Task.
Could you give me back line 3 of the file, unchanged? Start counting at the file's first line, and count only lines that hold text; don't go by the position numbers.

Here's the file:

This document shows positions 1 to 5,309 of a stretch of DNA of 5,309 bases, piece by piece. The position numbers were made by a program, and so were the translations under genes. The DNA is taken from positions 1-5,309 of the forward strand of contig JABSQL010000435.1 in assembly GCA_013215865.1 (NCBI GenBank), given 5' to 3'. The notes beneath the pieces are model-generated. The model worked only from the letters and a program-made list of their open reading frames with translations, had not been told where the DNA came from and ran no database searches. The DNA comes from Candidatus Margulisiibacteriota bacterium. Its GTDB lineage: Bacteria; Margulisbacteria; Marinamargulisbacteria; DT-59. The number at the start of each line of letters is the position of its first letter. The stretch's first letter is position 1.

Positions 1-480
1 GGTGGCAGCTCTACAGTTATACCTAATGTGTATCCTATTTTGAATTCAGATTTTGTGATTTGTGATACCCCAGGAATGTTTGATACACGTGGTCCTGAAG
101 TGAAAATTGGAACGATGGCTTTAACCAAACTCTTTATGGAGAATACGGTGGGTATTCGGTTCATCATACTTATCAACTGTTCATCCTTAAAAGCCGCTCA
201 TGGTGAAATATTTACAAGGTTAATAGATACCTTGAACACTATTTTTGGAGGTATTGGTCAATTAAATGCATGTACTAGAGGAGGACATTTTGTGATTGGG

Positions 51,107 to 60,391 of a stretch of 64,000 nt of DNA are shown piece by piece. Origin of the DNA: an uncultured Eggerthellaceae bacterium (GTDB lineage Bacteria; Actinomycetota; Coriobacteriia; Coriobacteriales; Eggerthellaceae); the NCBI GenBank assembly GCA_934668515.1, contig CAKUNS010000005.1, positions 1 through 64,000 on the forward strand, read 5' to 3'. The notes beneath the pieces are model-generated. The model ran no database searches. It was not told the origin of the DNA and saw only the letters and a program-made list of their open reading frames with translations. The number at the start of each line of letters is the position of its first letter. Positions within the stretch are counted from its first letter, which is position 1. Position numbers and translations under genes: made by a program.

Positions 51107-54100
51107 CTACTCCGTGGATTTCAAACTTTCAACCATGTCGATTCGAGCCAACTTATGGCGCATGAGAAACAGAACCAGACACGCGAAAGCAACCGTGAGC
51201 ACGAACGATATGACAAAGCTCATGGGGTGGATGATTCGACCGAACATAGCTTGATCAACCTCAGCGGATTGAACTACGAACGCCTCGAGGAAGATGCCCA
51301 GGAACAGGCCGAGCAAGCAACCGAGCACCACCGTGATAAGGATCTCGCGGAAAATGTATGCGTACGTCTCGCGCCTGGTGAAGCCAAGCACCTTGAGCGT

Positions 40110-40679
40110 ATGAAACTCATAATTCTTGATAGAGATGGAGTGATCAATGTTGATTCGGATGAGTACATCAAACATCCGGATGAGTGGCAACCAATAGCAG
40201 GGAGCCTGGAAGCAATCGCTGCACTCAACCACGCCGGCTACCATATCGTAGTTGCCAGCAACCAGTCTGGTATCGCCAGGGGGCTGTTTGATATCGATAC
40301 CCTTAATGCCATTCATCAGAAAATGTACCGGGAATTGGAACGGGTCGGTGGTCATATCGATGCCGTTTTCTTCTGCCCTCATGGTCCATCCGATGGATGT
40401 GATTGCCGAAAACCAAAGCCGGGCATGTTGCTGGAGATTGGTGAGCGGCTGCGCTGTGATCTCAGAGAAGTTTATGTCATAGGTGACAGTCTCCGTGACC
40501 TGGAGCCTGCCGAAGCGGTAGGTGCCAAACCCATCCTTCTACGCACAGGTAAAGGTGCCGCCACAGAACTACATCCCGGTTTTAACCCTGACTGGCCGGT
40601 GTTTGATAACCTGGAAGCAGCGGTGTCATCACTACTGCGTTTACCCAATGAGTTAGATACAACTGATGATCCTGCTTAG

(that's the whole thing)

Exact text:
1 GGTGGCAGCTCTACAGTTATACCTAATGTGTATCCTATTTTGAATTCAGATTTTGTGATTTGTGATACCCCAGGAATGTTTGATACACGTGGTCCTGAAG